Langley and captains discuss drugs, drones and trust
By Liz Schevtchuk Armstrong
In a “town hall” meeting in Cold Spring on Oct. 11, Putnam County Sheriff Robert Langley and his undersheriff and five captains discussed drugs, dogs, drones, chain saws — and trust.
Langley, a Garrison resident, was elected a year ago, defeating Don Smith, who had held the office since 2002. About 35 residents attended the meeting to hear the officers respond to written questions.
The abuse of opioids and other narcotics is a continuing challenge for law enforcement, said Capt. Jon Jennings, who heads the sheriff’s criminal investigations bureau. He said that while the department traditionally regarded overdoses as emergency service calls or unattended deaths, it now also investigates them as crime scenes. “Our intention is to go after the person who supplied it,” he said. “It’s a complex problem with no great answers.”
Capt. Kevin Cheverko, who oversees the county jail, noted that “80 percent of the jail population is there on drug charges or drug-related charges,” such as stealing. Inmates often suffer from mental illness or homelessness, he said, and “jails become the safety net. It’s a huge problem and we have to be creative.”
The department recently received a $156,000 state grant for anti-addiction programs, including efforts to help inmates continue treatment once released, he noted.
Capt. Harry Tompkins, the patrol supervisor, said the department’s six dogs are “the stars of the show, in most cases.” The K-9 officers can detect black powder, munitions, narcotics and accelerants used in arsons, as well as trail suspects.
And the dogs specialize, Tompkins said. For example, the department’s bloodhound concentrates on tracking, while two German shepherds do tracking and drug detection. Whatever their role, each has “a great following,” he said.
Capt. James Babcock, who handles operations, said the department recently acquired a powerful drone, whose functions “are endless. It’s going to be an awesome asset for us” to find lost hikers, locate a property, reconstruct an accident or crime, and for surveillance before serving a warrant. The drone will also be used to assist local police and firefighters, he said.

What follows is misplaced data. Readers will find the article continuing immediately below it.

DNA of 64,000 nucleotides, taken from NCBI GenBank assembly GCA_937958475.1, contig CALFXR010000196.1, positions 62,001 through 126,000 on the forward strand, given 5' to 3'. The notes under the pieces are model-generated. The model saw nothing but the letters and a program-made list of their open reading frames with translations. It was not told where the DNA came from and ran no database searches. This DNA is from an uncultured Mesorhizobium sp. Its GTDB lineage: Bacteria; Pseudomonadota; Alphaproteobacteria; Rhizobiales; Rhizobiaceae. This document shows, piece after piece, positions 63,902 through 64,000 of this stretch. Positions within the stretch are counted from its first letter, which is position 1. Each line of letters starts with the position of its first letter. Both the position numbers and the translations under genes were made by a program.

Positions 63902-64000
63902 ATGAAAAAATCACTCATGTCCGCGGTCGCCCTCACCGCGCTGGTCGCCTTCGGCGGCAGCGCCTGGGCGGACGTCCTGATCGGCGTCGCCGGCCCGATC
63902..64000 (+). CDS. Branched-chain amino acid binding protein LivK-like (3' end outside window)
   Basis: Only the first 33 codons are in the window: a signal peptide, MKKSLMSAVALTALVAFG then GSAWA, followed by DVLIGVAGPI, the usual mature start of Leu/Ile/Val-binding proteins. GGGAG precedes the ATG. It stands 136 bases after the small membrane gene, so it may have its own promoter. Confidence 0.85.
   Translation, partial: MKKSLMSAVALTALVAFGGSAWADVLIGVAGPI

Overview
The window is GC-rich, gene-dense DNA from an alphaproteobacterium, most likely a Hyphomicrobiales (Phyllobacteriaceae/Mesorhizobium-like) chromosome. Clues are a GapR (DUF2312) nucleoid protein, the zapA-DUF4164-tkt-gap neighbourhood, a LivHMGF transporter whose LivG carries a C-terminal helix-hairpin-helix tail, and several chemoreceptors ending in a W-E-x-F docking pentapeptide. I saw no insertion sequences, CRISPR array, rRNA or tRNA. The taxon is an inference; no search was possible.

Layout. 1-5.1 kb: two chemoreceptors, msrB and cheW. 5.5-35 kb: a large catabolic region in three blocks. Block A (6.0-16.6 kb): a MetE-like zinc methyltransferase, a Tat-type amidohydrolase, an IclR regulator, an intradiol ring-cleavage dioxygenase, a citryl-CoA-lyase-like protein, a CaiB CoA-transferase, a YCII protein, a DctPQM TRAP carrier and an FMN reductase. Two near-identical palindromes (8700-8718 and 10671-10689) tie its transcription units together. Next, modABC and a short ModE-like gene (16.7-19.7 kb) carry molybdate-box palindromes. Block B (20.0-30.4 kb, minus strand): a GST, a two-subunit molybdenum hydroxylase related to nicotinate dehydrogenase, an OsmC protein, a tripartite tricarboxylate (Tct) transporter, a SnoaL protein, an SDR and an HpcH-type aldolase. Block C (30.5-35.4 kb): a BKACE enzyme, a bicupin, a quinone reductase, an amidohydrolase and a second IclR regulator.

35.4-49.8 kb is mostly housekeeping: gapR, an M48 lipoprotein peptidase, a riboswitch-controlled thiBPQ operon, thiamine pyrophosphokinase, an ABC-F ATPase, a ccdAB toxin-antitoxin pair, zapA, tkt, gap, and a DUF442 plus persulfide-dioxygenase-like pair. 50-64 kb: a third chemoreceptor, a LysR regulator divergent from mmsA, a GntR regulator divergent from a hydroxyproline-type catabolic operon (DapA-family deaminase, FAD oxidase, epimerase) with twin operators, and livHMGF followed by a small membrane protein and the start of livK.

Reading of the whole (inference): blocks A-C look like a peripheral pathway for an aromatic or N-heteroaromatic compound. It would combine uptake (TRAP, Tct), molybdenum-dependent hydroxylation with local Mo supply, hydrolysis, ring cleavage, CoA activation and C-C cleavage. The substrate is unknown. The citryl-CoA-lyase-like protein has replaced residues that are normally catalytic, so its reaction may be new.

With a drone in hand, the department has another hot item on its wish list, Tompkins said. “Most patrol cars don’t come equipped with chain saws,” he noted, but they’re invaluable for some rescues and other incidents, he said.
Further, the department wants to create an emergency services unit, conduct training with fire departments and other agencies, and generally become more versatile in crises. “It will just bring a better service to the people of Putnam County,” he said.
Tompkins, Undersheriff Michael Corrigan and Jennings, a former FBI agent, said the Sheriff’s Department has excellent relationships with state and federal law enforcement agencies. Corrigan observed that “crime knows no borders. We can pick up the phone and call anybody any time in any country to help us.” He added: “It’s a two-way street.”
The Sheriff’s Department personnel and Officer-in-Charge Larry Burke of the Cold Spring Police Department, who also responded to questions, emphasized the importance of building trust with the community. Their strategies include having school resource officers (SROs), who are sheriff’s deputies on duty at public schools, become friendly and familiar to students, Langley said.
Putnam County Sheriff
845-225-4300 | putnamsheriff.com
Robert Langley Jr., Sheriff
Michael Corrigan, Undersheriff
James Babcock, Captain – Operations
Kevin Cheverko, Captain – Corrections
Jon Jennings, Captain – Criminal Investigations
Lisa Ortolano, Captain – Civil Division
Harry Tompkins, Captain – Patrol
“You can’t underestimate the relationship cultivated” with SROs, Corrigan added. “These relationships become so trusting that there are many times” when a student will confide information about another child who has suffered physical abuse, or considered suicide or engaged in harmful behavior. The SRO can intervene, while shielding the student who spoke up, Corrigan said. “We don’t want anyone to be sorry they came to us.”
At the Cold Spring Police Department, part of building trust means “it’s back to community policing for my guys,” Burke said. “It’s more uniforms out there, and more communications,” especially during tourism season. “It’s more for the community, more for the visitors, more for the residents.”
Praising the Sheriff’s Department as a terrific partner, Burke mentioned their common motivation — they’re all cops. “We do this because we love it,” he said. “This is what we give to you guys [the public]. It’s not a job. It’s what we were born to do.”The Current is a nonprofit supported by its readers and provided free to the community. Please consider a tax-deductible contribution of $5 per month.